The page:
Cleaning Poly and Glue off a Glazed Cabinet

A craftsman gets advice on how to remedy a flooring contractor's and installer's errors. October 30, 2005

The hardwood flooring contractor left poly on a new set of cabinets that are glazed. How do I get this off the cabinets without harming the glazed finish? There is also glue on the finish left from the installers, probably Titebond.

Forum Responses
(WOODnetWORK Forum)
From contributor W:
Why do you have to remove it, since the flooring contractor did it? And then the installers left glue on the cabinets, too? I would contact the responsible parties and have them take the appropriate action. This should all be covered in your contract with the homeowner or builder. On the other hand, if it's friends of yours that you recommended to the homeowner, explain to them that they messed up and to fork over the money required so you can be compensated for your time and effort by taking the messed up cabinets to a qualified refinisher in your area and having it redone. If you don't get it done right the first time, then every single detail of any work you performed will be nitpicked to death by the homeowner and it can turn into a real pain in the arse.

From the original questioner:
Thanks for the reply. I trim for another custom builder and only installed the stairway in this home. All other subs have been kicked out of this house and the homeowners have asked for my input. My thoughts are the same as yours, but I have not told the homeowners. I was hoping there may be another solution.

From contributor D:
Removing these indiscretions may be possible depending on the finish applied to the cabinetry. First you have to figure out if there is a finish applied on top of the glaze. To determine this, you are going to need a few different solvents. Naptha, denatured alcohol, lacquer thinner. Apply a little naptha to a clean rag, wipe (in an inconspicuous spot), and look at the rag. If the rag shows any of the glaze color, there is no finish. If no color is present on the rag, move to denatured alcohol. Use the same method, look at the rag. If the finish gets gummy, there may be a waterborne poly topcoat. If no marks to the finish, repeat process with lacquer thinner. If finish becomes tacky, there may be a lacquer topcoat. If no damage to finish, you may be dealing with a CV finish - at least a catalyzed finish. If the finish is hard enough, you may be able to scrape the poly off. For instance, if the cabinets have a conversion varnish topcoat, you will most likely be able to remove the poly by flat scraping the area with a razor. Poly relies on a mechanical bond to make it stick. The absence of this bond will more than likely allow the poly to be removed. Also, where is the poly on the cabinet? On the base, doors? In my experience, most floor finishers, even the really bad ones, don't usually get the finish up more than a few inches from the floor. Maybe all that you may need is to have someone refinish and reglaze the base.

Good luck and congratulations on doing good work and building trust with your clients. Sounds like the basis of a great business.

From the original questioner:
Thank you. It is a real treat for me to get input from thinking problem solvers. I contacted the flooring contractor and the cabinet installer and found that the cabinet installer mitered and glued the fluted corner pieces with gorilla glue. He then wiped the excess glue with a dry rag and smeared it along the corners and on the end skin and toe kick. I am getting more amazed each day. I now know the direction for the first step.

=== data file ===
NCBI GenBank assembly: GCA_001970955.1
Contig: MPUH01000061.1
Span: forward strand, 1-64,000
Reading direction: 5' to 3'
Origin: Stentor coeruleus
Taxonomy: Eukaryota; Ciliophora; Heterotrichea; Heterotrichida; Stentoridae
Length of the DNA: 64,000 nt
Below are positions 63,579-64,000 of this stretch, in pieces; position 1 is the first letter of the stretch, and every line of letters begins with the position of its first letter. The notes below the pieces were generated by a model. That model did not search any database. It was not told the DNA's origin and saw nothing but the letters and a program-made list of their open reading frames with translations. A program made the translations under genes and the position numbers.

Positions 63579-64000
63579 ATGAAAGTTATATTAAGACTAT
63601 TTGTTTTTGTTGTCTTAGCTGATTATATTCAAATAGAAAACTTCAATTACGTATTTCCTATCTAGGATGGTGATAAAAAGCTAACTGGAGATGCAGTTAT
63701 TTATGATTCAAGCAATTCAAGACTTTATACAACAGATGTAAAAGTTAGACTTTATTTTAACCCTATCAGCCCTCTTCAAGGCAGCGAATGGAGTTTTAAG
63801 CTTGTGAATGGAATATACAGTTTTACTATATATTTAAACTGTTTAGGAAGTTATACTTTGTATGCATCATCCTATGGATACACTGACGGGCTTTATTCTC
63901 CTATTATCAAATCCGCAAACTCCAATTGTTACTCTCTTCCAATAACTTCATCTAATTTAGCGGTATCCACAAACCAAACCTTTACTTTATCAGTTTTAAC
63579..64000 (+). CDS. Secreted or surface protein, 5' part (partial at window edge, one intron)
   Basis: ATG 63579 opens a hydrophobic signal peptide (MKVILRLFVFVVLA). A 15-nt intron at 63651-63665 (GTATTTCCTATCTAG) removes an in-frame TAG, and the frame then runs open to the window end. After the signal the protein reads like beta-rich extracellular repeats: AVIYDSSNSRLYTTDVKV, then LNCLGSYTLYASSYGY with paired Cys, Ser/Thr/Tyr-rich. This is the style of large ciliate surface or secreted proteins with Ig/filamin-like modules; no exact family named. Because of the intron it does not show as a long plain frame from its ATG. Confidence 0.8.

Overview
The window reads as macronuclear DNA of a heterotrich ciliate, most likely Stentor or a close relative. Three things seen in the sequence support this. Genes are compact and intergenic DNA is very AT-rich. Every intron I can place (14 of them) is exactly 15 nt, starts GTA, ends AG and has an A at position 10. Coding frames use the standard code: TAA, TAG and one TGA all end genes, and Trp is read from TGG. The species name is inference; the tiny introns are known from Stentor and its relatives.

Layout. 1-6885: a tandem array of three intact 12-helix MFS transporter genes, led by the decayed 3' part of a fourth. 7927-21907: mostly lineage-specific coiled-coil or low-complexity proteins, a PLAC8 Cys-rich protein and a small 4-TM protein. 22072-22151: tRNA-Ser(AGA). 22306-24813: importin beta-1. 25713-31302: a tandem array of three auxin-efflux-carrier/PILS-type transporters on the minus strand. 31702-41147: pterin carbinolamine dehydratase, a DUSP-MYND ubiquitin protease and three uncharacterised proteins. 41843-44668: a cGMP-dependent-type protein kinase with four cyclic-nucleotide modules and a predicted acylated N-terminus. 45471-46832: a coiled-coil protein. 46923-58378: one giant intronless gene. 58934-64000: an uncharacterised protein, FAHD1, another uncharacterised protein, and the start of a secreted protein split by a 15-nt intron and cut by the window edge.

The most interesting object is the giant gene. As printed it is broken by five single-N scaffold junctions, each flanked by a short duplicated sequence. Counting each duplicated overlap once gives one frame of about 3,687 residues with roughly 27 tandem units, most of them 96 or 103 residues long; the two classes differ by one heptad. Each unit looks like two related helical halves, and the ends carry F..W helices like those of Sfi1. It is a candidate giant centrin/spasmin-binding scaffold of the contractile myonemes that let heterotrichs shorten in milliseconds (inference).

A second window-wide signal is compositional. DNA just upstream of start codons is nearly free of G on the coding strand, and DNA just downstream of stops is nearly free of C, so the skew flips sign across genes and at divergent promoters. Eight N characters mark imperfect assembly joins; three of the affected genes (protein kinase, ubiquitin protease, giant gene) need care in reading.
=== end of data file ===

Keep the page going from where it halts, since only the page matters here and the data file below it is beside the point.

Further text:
From contributor V:
Not to throw a monkey wrench into your plans, but if you touch it and are not able to fix it to the owner's satisfaction, they will come back on you and you will be left holding the bag. I once had a customer ask me to help him with moving a drier. He was an older man and I thought that I would be the nice guy and help him out. He dropped his end of the drier and gouged the floor. He said it was my fault that he had dropped the corner and I ended up replacing the entire linoleum floor at my expense. I was halfway into the contract and could see if I didn't, there would be major problems collecting the rest of the money that he owed me from my original agreement. As much as I like to take care of every customer, after being in business for over 30 years, I have learned some valuable lessons. One is don't assume the responsibility for someone else's mistakes, as if you touch it and can't fix it, you will be left holding the bag, and the last guy who touches it will be the one they remember!

From contributor D:
I do understand where you are coming from. Let's also remember that if the questioner can not remove the poly as suggested, he is no worse off than where he started. Meaning, he is faced with having to strip the finish and redo the entire finish. I am not suggesting that he do any of this work without settling on a price, having a signed contract and fully informing the client of the procedure he is attempting.

After all, our primary goal when given the opportunity to speak with clients is to inform (teach) them and guide them in the right direction. Let's get back to your thought that if something goes wrong, the last person to touch it is to blame. Conversely, if the project is a success, the last person also gets the credit. (Nothing ventured, nothing gained.) The word of mouth these clients will generate for your candor and creativity will reap rewards for years to come.

From contributor C:
In a previous thread, I spoke of using hot water or steam to remove latex from poly. The same conditions apply here, i.e. dissimilar thermal expansion rates will often (not always, unfortunately) break the mechanical bond.